Having read Valin’s blog and review of the Fat Lady on TAS was published, I was interested to check them out. And when I finally met with one of the three key designers behind the Morel Fat Lady a month or so ago through a totally unrelated business meeting, the ‘sign’ was simply too strong not for me to hunt them down for a good listen.
So in a noisy (and hot) Mong Kok showroom, I listened. The room was slightly more than my room and was treated. The setup was quite modest, with a Meridian G series CD player, a Primare A32 amp with a matching Primare preamp, using Tara Labs cables throughout. It was not a very elaborative setup, but probably the best amp they have in the shop.
The moment the Fat Lady began to sing, I was captivated. There is something inherently very right with the sound…namely the midrange and treble blends so perfectly that I totally forgot that the sound is coming from two different drivers. The tweeter does not stick out at all, and the midrange driver and the tweeter were just completely coherent and seamless. Midrange is a large part of any music, to have the midrange so ‘right’ is really a very good start for the audition. As I listen more, while continued being impressed by the midrange, I did notice that the highs may not be as extended as some of the SOTA tweeters, but at the same time, because of the slight roll off on the top range, the sound is alway very comfortable to listen to.
The Fat Lady is a 4 driver 3 way speaker, using bespoke drivers from Moreal. Morel, being one of the largest drivers manufacturers, set out to build this speaker, and it took them 3 years from concept to product. The most interesting design decision is that the cabinet is designed to resonante with the sound, but since the cabinet is built with a mixture of fiber glass, epoxy and carbon fiber, the cabinet will supposedly only sing along in a controlled manner. I have no way of verifying this claim, but this approach is very different from how most dynamic ‘box’ speakers are designed these days where a rigid and properly damped box is often the basic design foundation. The Fat Lady’s approach could often cause problems.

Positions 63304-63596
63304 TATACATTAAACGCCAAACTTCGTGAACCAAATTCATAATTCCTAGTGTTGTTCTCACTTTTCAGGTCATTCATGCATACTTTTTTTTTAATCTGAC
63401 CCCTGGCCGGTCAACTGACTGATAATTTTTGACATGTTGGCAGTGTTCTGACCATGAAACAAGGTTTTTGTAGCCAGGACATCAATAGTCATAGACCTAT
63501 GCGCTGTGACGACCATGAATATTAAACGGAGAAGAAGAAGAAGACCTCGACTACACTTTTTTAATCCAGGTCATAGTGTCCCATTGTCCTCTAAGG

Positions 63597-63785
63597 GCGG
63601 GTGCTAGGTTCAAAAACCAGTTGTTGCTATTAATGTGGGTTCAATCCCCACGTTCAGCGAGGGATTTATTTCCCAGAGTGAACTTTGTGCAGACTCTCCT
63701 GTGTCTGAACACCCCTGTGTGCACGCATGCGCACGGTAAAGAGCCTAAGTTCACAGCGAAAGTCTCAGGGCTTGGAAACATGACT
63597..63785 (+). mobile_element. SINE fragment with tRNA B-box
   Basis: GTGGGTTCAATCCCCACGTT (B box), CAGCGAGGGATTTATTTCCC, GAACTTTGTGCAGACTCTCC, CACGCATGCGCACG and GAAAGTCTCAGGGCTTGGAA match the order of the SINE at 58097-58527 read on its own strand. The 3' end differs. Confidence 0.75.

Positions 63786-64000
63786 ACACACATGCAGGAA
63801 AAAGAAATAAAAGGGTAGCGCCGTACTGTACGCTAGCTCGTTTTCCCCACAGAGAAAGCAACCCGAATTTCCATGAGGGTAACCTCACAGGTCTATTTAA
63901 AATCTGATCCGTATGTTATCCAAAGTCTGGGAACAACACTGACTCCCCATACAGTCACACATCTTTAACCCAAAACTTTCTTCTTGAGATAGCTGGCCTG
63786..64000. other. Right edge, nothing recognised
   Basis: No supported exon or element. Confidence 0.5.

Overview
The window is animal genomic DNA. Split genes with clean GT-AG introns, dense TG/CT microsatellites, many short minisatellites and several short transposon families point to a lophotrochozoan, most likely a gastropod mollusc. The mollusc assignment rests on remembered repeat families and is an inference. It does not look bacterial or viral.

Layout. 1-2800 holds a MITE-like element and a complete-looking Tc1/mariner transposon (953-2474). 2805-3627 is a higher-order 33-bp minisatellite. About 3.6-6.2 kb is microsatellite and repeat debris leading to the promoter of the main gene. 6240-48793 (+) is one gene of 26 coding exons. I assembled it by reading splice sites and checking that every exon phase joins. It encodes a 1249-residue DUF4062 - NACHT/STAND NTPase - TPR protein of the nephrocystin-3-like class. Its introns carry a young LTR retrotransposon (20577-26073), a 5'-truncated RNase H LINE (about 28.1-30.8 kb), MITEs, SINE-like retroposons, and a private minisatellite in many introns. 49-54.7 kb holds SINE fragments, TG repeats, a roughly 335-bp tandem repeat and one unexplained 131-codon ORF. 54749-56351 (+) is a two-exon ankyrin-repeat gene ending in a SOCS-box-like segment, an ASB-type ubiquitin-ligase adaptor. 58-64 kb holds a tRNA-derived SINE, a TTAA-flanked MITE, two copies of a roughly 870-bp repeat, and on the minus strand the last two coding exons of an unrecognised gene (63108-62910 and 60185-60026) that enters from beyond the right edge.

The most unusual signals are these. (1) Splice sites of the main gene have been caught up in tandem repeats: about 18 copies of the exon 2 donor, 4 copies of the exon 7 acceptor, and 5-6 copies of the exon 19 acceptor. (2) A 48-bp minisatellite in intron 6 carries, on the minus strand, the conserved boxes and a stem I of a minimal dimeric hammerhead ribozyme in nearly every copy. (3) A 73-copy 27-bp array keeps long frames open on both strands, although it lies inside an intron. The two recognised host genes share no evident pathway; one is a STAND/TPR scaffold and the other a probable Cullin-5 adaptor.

With the Fat Lady, I detected no issue with this ‘sing-along’ cabinet, with the exception of the mid-bass. Given this is the first time I have been to this showroom, listening to unfamiliar electronics, it is difficult to pinpoint the Fat Lady as the culprit of the mid-bass issue. The mid-bass sounded slightly congested, especially in complex bass passages. There really is no way for me to determine if the Primare amp simply didn’t exert enough control on the two 9in drivers, or if the Fat Lady themselves really had this problem, but that day, under the described setup, the mid-bass was indeed congested.
It is easy for someone to relate this congested mid-bass to the sing-along cabinet design. I intend to go back for a second listen, preferably with other electronics. But what the Fat Lady did ‘right’, they did them more ‘right’ than most speakers I have tried. Everything except for the mid-bass I would rate it either a 9 or 9.5. The Fat Lady deserve an audition.